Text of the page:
Something had to change, and the country voted for a change and Mrs. Thatcher was elected. Of course, some people regretted that decision, but that's democracy and it's one of the prices you pay for living in a democratic country.

I, personally, was not a Thatcher fan, but you have to set these things in context and remember the circumstances at the time. She undoubtedly did a great measure of good but also a great measure of "not so good" in her later terms as Prime minister, but she did strengthen the links between the UK and the USA through her relationship with President Reagan.
As usual I suggest, history will deliver its verdict upon Margaret Thatcher, but it is always good to have discussion and debate.
Perhaps Mrs. Thatcher would have been wise to consider that the world is not exclusively viewed as black or white; it is perfectly possible to see in shades of grey as well.

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Old 06-01-2013   #31
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Quote:
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I admit I won't be ordering this one because the subject matter makes it impossible for me to view objectively, but I will be keeping an eye on the site for future releases!
If you are interested in being notified of new releases, you can sign up for the mailing list on the home page.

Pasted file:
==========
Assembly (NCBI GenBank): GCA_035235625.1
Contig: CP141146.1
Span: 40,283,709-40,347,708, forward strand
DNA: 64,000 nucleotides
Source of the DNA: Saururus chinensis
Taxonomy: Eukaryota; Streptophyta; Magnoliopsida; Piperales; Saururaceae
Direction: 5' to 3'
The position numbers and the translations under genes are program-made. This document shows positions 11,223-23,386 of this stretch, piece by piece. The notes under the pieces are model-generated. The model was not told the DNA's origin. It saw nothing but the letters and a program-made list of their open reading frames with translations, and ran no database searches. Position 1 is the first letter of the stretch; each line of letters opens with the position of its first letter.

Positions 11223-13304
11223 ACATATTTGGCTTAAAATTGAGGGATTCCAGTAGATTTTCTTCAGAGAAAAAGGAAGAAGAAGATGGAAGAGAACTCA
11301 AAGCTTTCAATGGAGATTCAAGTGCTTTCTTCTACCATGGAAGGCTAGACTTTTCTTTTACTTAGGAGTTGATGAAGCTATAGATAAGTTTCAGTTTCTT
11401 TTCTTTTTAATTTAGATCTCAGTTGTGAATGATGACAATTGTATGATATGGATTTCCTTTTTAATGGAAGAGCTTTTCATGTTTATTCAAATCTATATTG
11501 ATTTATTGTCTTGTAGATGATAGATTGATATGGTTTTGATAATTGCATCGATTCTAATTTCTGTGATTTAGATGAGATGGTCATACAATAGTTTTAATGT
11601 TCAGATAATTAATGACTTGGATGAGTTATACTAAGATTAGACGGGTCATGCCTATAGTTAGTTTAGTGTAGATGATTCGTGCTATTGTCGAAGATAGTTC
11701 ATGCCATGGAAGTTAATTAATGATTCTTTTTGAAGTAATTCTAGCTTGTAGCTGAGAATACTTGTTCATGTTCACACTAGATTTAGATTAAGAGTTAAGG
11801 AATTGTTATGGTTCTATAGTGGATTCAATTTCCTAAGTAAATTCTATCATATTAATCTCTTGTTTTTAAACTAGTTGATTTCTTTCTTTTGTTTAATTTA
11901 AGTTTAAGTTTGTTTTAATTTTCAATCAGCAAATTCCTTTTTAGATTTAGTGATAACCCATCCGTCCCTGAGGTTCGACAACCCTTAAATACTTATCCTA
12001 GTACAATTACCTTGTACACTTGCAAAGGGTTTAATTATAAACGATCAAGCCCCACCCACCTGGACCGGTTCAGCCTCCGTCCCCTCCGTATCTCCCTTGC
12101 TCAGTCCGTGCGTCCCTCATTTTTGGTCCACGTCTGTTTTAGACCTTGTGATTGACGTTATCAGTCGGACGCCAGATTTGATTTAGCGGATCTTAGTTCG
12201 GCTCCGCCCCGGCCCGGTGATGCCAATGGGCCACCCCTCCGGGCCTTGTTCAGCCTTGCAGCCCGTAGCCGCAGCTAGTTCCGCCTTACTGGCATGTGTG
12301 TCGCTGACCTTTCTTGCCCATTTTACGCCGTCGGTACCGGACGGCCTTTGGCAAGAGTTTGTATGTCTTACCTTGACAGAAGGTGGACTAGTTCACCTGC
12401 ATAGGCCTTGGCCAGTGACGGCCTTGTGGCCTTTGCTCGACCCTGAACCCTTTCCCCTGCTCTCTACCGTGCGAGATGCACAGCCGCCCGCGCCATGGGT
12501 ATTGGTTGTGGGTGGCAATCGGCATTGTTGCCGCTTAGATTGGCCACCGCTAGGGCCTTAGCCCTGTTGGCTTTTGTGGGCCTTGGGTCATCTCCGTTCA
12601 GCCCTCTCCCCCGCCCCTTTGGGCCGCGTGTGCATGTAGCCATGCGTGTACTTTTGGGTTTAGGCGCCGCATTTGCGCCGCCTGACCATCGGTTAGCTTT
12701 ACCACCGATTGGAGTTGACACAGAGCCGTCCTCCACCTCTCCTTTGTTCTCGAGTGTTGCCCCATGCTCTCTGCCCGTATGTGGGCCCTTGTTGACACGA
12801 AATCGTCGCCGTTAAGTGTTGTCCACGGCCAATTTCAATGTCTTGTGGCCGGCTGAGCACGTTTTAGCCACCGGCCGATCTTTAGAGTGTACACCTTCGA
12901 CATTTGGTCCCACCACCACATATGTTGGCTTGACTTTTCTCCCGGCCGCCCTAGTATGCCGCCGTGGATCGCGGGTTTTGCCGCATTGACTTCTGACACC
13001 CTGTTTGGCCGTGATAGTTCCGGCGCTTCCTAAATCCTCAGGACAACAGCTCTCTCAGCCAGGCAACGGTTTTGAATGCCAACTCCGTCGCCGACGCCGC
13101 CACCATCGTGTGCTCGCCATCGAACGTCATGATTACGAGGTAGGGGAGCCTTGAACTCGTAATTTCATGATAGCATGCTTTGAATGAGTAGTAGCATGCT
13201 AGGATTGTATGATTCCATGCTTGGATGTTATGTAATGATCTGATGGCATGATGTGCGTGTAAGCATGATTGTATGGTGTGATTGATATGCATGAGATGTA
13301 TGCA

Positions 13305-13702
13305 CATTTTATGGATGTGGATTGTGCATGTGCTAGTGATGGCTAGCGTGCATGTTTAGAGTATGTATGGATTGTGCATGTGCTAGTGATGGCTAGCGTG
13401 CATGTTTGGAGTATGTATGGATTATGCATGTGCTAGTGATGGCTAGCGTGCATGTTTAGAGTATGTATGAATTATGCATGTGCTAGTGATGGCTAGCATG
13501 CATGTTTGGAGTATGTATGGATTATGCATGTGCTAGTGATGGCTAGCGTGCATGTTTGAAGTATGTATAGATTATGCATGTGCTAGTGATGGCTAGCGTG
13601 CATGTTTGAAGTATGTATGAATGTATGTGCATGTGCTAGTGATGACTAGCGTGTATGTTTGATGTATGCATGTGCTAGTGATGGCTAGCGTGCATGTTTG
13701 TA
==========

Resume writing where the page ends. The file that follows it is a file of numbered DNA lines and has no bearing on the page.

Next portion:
Cheers
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Old 06-01-2013   #32
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Originally Posted by Sejanus.Aelianus View Post
I regret that you really have no idea what you are talking about, a not uncommon failing on the internet, as elsewhere.

I voted for Thatcher in 1979, as just one of the many millions who were suffering from the out of control trade unions at the time. She did exactly what we wanted, which was to challenge the unions' quasi-governmental status and restore the balance in this country.

The problem was that her success went to her head, as it has a tendency to do with some people. Instead of stopping and restoring balance to the country, she conceived a desire to change Britain's character entirely from a social democracy to a capitalist economy. In the process she destroyed the lives of hundreds of communities from Land's End to John O'Groat.

It is hardly surprising that many millions of people expressed pleasure at her demise and were angry at the use of public money to celebrate her life, something not done since the death of Winston Churchill.
I know lack of class when I see it. From where I sit, every PM or President deserves to have public money spent to thank them for their service. That is class.

There are many people on both sides of the pond who think she was moving the country in the right direction. Pun intended...
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Old 06-01-2013   #33
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For Thatcher? No, I have no respect whatsoever, and contempt would not come close to describing my feelings towards her.

I didn't travel to London with a banner or anything like that, but I celebrated with my family by going out for a meal at the news that there was now a little less evil in the world.

Sadly those who have come since her have mostly continued her work, and the current lot are taking her creeds to their conclusion with some of the atrocities that are being committed.